A textbook I'm self-studying - Introduction to Mathematical Statistics by Hogg - has the following text:

T(a) = $\int_{0}^{\infty} y^{\alpha-1}e^{-y} dy$ [gamma function]

If $\alpha > 1$, an integration by parts shows that $T(\alpha) = (\alpha - 1)\int_{0}^{\infty} y^{\alpha-2}e^{-y} dy$.

I'm having trouble deriving this for myself. How does an Integration by Parts lead to this result?

Thank you.


Let $dv=e^{-x}\ dx$ and $u=x^{\alpha-1}$. It thus follows that

$$v=-e^{-x},\quad du=(\alpha-1)x^{\alpha-2}\ dx$$


$$\begin{align}\int x^{\alpha-1}e^{-x}\ dx&=\int u\ dv\\&=uv-\int v\ du\\&=-x^{\alpha-1}e^{-x}+(\alpha-1)\int x^{\alpha-2}e^{-x}\ dx\end{align}$$

And as the bounds go to $[0,\infty)$, we find that $uv\to0$, hence

$$\int_0^\infty x^{\alpha-1}e^{-x}\ dx=(\alpha-1)\int_0^\infty x^{\alpha-2}e^{-x}\ dx$$

  • $\begingroup$ Thank you! This makes sense. For the bounds part of the proof: my understanding is that when the bounds approach zero, $-x^{\alpha - 1}$ is zero, making the $uv$ term zero. When the bounds approach $\infty$, $e^{-x}$ is zero, making the $uv$ term also zero. Is this correct? $\endgroup$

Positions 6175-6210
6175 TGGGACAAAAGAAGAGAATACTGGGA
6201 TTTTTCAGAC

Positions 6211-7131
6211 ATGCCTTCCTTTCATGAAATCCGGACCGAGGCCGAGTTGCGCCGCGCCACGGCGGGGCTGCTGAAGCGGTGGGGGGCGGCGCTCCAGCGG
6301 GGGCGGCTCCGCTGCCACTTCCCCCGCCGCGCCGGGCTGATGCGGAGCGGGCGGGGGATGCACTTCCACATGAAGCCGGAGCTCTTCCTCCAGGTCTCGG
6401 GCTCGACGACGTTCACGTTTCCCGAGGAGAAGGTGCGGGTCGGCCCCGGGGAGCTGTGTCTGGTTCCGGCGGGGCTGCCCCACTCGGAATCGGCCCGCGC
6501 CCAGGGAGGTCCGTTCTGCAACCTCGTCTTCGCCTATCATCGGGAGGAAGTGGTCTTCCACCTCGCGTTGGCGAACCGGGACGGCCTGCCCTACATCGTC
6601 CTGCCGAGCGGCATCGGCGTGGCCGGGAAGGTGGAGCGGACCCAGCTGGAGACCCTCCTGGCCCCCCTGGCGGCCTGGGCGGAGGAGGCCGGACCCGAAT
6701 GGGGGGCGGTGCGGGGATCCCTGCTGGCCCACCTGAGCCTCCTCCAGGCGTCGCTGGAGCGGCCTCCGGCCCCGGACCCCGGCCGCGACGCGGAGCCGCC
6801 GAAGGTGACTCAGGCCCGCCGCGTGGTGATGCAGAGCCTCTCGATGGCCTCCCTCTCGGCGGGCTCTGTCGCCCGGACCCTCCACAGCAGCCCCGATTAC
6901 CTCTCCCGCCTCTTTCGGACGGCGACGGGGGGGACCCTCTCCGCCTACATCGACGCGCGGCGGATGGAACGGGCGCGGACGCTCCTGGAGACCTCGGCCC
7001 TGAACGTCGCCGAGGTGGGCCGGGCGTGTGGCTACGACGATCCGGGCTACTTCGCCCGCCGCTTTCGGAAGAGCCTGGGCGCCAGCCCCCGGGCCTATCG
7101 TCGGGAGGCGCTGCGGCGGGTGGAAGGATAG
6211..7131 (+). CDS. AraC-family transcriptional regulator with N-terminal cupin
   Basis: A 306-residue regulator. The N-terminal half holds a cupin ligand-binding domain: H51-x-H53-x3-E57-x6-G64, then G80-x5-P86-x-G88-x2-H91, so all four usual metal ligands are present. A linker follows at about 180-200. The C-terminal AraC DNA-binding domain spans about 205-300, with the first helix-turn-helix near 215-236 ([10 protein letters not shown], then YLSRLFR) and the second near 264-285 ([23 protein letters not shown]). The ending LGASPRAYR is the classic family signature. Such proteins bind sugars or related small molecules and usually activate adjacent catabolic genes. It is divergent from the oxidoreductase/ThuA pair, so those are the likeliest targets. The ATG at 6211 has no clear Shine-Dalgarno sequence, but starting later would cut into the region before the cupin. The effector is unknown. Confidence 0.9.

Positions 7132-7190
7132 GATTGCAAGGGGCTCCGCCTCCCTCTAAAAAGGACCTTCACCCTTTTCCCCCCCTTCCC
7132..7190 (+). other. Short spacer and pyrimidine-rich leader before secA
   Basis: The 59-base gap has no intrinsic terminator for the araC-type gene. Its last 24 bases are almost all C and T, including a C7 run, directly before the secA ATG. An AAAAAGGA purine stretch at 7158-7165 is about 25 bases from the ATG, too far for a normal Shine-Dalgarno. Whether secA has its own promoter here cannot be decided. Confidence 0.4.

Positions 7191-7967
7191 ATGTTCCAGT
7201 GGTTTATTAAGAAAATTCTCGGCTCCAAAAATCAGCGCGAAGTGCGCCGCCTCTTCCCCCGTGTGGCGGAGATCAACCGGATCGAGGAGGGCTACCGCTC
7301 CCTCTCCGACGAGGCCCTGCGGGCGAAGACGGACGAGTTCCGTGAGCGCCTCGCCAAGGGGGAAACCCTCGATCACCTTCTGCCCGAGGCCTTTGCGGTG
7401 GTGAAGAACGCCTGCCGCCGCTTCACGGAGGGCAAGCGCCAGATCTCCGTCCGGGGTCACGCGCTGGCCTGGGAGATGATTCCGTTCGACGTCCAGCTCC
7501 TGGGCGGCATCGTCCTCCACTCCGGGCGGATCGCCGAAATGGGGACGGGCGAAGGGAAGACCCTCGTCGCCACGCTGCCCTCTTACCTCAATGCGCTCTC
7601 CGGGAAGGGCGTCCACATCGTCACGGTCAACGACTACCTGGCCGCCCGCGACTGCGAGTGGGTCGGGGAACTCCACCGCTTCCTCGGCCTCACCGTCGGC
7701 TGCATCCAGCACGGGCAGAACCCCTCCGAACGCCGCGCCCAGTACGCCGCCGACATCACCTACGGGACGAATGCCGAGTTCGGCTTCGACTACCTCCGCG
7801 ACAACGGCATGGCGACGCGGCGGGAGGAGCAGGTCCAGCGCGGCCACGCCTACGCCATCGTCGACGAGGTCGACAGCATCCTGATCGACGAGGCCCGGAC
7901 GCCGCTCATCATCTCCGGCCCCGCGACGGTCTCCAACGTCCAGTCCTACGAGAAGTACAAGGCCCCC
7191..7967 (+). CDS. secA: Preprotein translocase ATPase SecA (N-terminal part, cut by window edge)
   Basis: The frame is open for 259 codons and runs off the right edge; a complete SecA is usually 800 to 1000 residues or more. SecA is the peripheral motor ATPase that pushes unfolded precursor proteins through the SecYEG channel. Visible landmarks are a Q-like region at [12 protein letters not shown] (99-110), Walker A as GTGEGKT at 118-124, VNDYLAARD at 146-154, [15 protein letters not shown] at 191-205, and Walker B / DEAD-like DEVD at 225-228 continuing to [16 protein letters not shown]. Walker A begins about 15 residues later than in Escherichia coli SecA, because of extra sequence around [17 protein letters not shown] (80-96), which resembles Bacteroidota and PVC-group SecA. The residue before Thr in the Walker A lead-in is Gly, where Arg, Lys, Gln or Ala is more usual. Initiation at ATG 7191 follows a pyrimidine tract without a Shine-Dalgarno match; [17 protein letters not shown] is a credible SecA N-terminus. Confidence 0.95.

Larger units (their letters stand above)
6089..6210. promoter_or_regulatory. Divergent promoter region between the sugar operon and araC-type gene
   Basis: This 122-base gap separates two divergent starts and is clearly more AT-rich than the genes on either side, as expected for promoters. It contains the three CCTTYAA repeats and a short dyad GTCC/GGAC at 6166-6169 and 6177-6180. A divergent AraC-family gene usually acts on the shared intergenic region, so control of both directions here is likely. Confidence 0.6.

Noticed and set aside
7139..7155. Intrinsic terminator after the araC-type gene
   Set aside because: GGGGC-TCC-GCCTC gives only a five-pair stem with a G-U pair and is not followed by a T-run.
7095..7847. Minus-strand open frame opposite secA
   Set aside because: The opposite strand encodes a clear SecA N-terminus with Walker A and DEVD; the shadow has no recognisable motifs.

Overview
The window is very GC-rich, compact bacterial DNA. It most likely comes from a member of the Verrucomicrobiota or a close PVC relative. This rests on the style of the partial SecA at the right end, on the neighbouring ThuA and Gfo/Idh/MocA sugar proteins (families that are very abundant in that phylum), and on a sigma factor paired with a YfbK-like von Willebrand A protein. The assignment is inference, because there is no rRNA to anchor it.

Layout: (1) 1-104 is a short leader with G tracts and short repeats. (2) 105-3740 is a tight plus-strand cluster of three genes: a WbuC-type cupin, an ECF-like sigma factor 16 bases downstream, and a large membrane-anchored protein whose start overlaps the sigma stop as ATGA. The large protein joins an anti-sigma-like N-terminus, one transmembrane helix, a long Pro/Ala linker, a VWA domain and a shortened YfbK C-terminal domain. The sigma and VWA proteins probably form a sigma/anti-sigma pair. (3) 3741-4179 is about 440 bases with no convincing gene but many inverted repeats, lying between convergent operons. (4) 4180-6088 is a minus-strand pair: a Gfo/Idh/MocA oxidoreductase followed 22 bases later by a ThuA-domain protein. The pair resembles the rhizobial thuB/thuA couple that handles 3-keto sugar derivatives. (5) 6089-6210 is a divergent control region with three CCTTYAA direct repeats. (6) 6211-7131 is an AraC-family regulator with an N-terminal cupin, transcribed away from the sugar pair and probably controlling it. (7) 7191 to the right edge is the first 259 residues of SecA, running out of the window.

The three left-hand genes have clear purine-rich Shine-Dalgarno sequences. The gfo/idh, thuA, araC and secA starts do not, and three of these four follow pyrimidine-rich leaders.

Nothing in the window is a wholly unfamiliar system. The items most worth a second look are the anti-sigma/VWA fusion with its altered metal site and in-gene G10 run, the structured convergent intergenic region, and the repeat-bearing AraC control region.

– Daniel
    Mar 10 '17 at 19:55
  • $\begingroup$ @Daniel Particularly, as $x\to+\infty$, $e^{-x}$ goes to $0$ faster than the polynomial term goes to infinity. And I assume $\alpha>1$. $\endgroup$ Mar 10 '17 at 19:56
  • $\begingroup$ Thank you. How can one prove that $e^{-x}$ goes to 0 faster? $\endgroup$
    – Daniel
    Mar 10 '17 at 19:58
  • $\begingroup$ @Daniel L'Hospital's rule or similar methods. $\endgroup$ Mar 10 '17 at 19:59

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